Much has been written about the rightward shift of the GOP — and the fact that Republican deity Ronald Reagan wouldn’t fit in with the modern, tea party-fueled Republican agenda. But on the day of the big GOP presidential debate at the Reagan Library, the Los Angeles Times‘ Mark Barabak offers one of the most succinct looks at the modern myth of Regan as unbending conservative stalwart and the reality of a president that got things done by bending and compromising.
As president, the conservative icon approved several tax increases to deal with a soaring budget deficit, repeatedly boosted the nation’s debt limit, signed into law a bill granting amnesty to millions of illegal immigrants and, despite his anti-Washington rhetoric, oversaw an increase in the size and spending of the federal government. Before that, as California governor, he enacted what at the time was the largest state tax increase in American history. He also signed into law one of the nation’s most permissive abortion bills; any Republican who tried that today would be cast out of the party.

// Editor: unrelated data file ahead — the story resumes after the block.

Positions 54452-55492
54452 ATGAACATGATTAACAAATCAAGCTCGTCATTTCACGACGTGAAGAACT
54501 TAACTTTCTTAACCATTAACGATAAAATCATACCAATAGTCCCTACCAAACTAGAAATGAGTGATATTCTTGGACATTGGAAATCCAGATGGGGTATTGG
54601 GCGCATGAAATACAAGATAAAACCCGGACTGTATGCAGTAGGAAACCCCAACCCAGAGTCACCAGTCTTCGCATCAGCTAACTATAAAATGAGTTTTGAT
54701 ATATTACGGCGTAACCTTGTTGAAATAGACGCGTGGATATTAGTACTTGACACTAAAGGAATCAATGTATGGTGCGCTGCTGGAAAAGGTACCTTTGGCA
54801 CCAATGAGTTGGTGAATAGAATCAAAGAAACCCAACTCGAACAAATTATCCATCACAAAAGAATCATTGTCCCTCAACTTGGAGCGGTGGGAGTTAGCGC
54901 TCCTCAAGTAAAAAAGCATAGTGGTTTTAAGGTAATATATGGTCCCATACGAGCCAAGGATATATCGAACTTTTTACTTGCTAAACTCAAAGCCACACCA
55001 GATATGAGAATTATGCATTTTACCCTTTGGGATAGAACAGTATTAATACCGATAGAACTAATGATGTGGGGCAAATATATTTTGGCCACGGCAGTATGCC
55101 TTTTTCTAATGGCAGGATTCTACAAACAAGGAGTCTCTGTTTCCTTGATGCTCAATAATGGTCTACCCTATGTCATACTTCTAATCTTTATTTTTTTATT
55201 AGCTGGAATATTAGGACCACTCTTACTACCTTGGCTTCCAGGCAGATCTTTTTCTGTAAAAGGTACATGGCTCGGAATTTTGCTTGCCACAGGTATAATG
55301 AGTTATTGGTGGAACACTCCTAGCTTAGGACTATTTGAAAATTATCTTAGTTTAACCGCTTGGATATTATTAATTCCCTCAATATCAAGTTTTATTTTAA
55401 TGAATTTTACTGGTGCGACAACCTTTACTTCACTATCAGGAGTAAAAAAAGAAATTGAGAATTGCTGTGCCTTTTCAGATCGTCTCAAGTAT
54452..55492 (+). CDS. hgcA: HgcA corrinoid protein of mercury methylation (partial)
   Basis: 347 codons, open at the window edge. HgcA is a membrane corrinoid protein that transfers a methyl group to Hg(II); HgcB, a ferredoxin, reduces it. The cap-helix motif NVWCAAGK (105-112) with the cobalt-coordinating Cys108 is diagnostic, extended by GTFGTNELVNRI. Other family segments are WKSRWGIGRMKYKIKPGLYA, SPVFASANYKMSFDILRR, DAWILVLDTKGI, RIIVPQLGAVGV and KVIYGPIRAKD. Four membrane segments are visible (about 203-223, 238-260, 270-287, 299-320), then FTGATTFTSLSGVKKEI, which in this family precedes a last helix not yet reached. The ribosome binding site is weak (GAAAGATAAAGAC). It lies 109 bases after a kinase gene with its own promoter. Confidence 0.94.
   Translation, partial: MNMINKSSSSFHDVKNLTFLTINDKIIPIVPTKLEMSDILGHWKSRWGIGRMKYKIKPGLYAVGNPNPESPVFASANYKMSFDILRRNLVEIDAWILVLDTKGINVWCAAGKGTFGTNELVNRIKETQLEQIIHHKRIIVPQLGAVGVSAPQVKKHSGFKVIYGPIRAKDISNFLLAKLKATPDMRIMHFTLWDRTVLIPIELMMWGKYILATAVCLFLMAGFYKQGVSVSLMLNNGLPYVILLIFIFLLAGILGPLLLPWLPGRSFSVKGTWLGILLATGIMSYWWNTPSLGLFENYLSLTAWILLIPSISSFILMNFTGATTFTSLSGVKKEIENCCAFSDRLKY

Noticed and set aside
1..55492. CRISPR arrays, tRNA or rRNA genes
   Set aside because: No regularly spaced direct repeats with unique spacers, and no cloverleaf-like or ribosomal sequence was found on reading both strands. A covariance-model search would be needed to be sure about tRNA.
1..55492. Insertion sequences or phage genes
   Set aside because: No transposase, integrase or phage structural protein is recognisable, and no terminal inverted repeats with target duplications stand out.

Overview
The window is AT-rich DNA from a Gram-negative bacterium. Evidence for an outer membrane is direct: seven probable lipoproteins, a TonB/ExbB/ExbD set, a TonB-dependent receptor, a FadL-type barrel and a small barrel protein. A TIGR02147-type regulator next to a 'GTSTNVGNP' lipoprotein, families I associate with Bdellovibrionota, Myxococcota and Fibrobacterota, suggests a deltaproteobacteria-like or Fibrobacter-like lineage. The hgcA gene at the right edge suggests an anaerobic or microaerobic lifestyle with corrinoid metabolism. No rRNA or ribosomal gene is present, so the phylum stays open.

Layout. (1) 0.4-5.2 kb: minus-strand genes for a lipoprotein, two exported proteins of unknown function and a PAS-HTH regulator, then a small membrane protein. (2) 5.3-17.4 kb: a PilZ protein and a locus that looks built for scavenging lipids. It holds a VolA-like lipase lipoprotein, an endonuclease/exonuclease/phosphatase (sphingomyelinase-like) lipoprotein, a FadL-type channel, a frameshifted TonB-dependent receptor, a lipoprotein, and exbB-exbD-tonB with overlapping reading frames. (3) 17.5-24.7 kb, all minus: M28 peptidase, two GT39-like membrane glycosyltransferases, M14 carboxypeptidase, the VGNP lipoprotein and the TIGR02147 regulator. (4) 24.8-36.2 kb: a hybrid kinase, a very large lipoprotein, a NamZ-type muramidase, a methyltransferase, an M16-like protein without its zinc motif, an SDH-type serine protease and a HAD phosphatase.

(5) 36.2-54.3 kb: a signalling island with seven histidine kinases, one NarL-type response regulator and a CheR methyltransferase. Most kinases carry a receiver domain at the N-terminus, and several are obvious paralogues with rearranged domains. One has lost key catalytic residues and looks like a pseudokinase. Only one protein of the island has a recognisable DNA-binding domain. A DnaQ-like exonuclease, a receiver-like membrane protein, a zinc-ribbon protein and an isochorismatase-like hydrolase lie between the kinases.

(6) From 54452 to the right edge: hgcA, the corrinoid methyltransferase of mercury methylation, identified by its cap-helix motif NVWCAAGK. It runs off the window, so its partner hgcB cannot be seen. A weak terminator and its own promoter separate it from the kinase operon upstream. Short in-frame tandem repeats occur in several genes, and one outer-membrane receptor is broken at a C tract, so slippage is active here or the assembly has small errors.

The fact that Reagan often took the actions grudgingly speaks to what, by modern Republican standards, may be one of the greatest heresies of all: At bottom, Reagan was a pragmatist, willing, when necessary, to cut a deal and compromise.
The candidates are expected to bring up Reagan quite a bit on the debate stage tonight — but they probably won’t be talking about the Reagan Barabak describes.